Probably the most important conversations that we need to have are the very same ones that we most want to avoid. A tough conversation is one where you think your partner is not going to want to hear what you need to say. You’re afraid it will really rock the boat and maybe they will walk away from you or get angry. These are the moments when you to check in that your partner is willing to hear you.
You too have to be willing to feel the discomfort (or comfort) of whatever their reply is. If we restrict ourselves to only being how we think our partner wants us to be, life gets very narrow and we can too easily get into a routine where we limit ourselves until we are bored and then resentful.
It’s important to both recognise the reason communication can be so tough is because you care, because you value the relationship and you value them. Stay focused on what you are feeling, what is happening inside you, what you are making the situation mean, what you are imagining and what you’d like to happen. Your aim could simply be to be heard and understood, or you could be requesting something specific or hoping to find a solution together. It’s important to have these conversations because without them you’ll either find yourself withdrawing or resentment building up. The longer you leave it, usually the harder it gets. If you are both committed to your relationship then whatever you need to talk about can be a vehicle for growing in intimacy.
The importance of loving touch
As well as a lack of communication, one of the things that often causes distance in a long term couple is a lack of loving physical touch or a difference in desire for sexual connection. What makes things worse is when the lack of sexual connection also leads to lack of loving touch. When we think it is a problem that one of us wants more sex than the other, all manner of power dynamics can kick in and they are usually unspoken. Recognising that loving touch doesn’t have to lead to sexual connection is key to thriving in a loving long-term relationship. A wonderful exercise for couples is to take turns in just giving or receiving touch with an agreement that it is just that.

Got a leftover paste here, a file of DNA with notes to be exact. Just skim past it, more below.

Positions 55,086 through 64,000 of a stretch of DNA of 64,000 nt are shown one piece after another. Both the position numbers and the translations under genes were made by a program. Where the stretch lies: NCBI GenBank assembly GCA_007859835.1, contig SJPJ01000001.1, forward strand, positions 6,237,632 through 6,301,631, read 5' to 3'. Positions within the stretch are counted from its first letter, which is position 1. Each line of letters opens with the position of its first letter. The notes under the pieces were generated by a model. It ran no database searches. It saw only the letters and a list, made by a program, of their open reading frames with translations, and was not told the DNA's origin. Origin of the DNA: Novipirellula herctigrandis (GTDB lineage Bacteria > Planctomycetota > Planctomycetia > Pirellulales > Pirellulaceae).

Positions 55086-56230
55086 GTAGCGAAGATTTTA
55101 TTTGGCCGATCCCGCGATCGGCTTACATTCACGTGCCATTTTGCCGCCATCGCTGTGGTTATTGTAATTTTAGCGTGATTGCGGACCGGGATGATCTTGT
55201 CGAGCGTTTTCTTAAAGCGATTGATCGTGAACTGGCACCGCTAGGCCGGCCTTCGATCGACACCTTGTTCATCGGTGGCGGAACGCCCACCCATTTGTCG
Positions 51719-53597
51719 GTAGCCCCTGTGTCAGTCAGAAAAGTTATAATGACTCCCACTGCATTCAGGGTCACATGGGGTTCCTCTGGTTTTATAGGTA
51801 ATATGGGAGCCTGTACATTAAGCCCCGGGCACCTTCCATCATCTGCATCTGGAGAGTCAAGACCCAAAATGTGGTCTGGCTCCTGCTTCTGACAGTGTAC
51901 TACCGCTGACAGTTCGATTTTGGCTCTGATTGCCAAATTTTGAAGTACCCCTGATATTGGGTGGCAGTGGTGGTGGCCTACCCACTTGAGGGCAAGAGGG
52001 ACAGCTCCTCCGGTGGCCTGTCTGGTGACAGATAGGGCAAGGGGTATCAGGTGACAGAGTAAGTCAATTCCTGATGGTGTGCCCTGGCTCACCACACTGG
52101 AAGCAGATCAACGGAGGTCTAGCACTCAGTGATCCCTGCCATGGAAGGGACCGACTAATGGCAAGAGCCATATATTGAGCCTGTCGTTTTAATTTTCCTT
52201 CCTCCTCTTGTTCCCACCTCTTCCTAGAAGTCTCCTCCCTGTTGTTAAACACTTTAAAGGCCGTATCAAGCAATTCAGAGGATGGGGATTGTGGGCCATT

Loving touch is relaxing, nurturing and heart opening. Being able to both give and receive this can make a huge difference to the connection between partners. It’s really worth making the effort to give each other that time and this can help re-invigorate your sex life and give you a sense of being loved and nurtured.
Keeping the connection between you depends on your commitment to keeping it going.
5 ways to keep a good connection
Jan Day reveals how you can incorporate conscious relating into your life
1. Be honest about things that matter to you so that resentments and misunderstandings don’t build up.
2. Make sure that you have time to connect with yourself so that you can let your partner know how you are feeling.
3. Set some regular time aside for quality moments with each other – this may include conversation and physical contact.
4. Make sure you spend time with yourself and friends of your own sex. Time alone or away from your partner gives a wonderful counterpoint to the times you have together.
5. Be willing to listen and understand your partner even if you don’t agree.
Jan Day is a relationship expert. For more information visit janday.com